Reward for Thuggery
It would of course be preferable if the American hostages in Lebanon were transferred from the custody of Shia Muslims to the more comfortable and presumably safer confines of a Western embassy in Beirut, as Nabih Berri, leader of the “moderate” Amal Shia faction, has proposed. What is proposed, however, is not necessarily what may come to pass. Berri has not made an unqualified good-will offer as an earnest of his humanitarian instincts. He has simply changed the terms of an earlier suggested deal, and the nature of that deal as well as Berri’s ability to make good on it remain suspect.
For one thing, Berri still insists on linking any change in the hostages’ surroundings to a prior commitment for the release of Lebanese detainees in Israel. Despite any appearance of movement, this leaves things pretty much where they have been, with the hostages’ fate tied directly to rewarding the terrorists for the kidnapings, murder and general thuggery that they have committed. Both America and Israel have said repeatedly that they will accept no such linkage.
There is also the question of whether Berri could deliver on his proposal by getting the more radical Shias to give up the six or seven passengers and the three-man crew from TWA Flight 847 that they hold. The hostages, as events have made increasingly clear, are essentially pawns in a power struggle between Berri and the Iranian-supported radicals who carried out the hijacking. The potential grand prize in this contest is control of south Lebanon and its heavily Shia population. Whichever faction can claim to have impelled the release of the Israeli-held Shias is likely to gain in prestige, supporters and influence in the south. Given these stakes, the radicals would seem to have little incentive to cooperate in any way that might make Berri look good.
The Reagan Administration has decided, for the moment at least, that its most prudent course is to say nothing more of substance about the hostage issue. This could indicate that the back-channel diplomacy that has been under way to secure the Americans’ release has reached a delicate point. It could also indicate a day-after recognition by the Administration that it bungled when it chose to go public with warnings of possible economic or military retaliation if the hostages aren’t quickly set free.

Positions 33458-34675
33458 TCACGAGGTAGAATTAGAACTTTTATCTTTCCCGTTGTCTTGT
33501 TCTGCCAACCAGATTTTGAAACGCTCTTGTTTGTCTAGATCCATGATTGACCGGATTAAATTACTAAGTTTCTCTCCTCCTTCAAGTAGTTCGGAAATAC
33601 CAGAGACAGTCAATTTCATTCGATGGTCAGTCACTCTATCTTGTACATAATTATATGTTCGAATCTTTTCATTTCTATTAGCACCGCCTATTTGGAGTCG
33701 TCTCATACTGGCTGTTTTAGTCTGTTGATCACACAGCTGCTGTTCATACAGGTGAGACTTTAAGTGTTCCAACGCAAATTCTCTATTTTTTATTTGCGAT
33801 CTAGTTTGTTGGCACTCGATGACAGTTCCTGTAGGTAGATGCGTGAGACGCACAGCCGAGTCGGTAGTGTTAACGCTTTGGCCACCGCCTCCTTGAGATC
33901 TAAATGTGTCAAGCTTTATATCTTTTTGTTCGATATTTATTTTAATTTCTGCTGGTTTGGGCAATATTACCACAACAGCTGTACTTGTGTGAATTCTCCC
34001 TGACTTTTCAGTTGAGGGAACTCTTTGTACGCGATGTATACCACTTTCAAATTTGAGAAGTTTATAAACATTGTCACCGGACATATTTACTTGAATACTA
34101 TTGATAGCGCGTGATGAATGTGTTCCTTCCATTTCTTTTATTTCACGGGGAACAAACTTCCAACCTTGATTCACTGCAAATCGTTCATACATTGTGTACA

There are a couple of good rules that any major power ought to keep in mind before it makes public threats. The first is that it had better be ready to make good on those threats if it expects to retain international credibility. The second is that the actions that it threatens ought to not just be plausible but also stand a good chance of achieving their goal.
The Administration may indeed out of frustration be ready to try to blockade Lebanon’s Shia centers. What it appears not to have considered very carefully is how cost-effective such a maneuver would be, and how limited its chances of success. An expensive and inevitably risky naval blockade would, for example, do nothing to seal Lebanon’s land border with Syria. Over that border could continue to pass whatever food, fuel and other necessities of life a blockade might restrict.
The Administration deserves support in sticking to its determination not to cut a deal with terrorists. Clinging to that principle need not assure deadlock. Israel, as one more legacy of its tragically misconceived invasion and foolishly prolonged occupation, continues to hold more than 700 Lebanese whom it had no business bringing south of the border. It intends, as it had earlier made clear, to release these detainees in any case. There is no better time to do so than now, independently and without reference to the hostages, but with the clear aim of removing the Lebanese detainees as an issue.